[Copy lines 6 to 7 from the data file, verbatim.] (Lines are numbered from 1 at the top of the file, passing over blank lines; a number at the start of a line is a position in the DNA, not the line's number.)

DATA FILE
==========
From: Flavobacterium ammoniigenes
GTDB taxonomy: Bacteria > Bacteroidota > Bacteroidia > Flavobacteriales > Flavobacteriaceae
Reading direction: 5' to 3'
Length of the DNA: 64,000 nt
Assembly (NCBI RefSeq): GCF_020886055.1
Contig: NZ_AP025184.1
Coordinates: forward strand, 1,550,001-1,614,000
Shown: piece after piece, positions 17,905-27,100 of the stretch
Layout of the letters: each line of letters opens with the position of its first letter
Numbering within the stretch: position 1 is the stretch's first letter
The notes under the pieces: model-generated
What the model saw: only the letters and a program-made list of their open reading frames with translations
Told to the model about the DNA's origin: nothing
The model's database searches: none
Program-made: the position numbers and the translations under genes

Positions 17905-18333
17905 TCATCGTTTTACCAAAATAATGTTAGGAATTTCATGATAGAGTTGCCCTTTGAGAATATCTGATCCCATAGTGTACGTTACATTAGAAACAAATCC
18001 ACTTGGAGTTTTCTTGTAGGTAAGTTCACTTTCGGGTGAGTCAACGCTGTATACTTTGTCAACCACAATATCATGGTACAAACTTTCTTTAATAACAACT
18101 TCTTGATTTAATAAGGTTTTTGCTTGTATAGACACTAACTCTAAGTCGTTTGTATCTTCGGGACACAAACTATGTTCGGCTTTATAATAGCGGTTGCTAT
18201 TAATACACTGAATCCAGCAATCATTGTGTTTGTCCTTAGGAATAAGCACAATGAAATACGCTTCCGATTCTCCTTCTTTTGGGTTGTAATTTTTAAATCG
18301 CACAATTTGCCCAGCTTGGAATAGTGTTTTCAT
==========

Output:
Contig: NZ_AP025184.1
Coordinates: forward strand, 1,550,001-1,614,000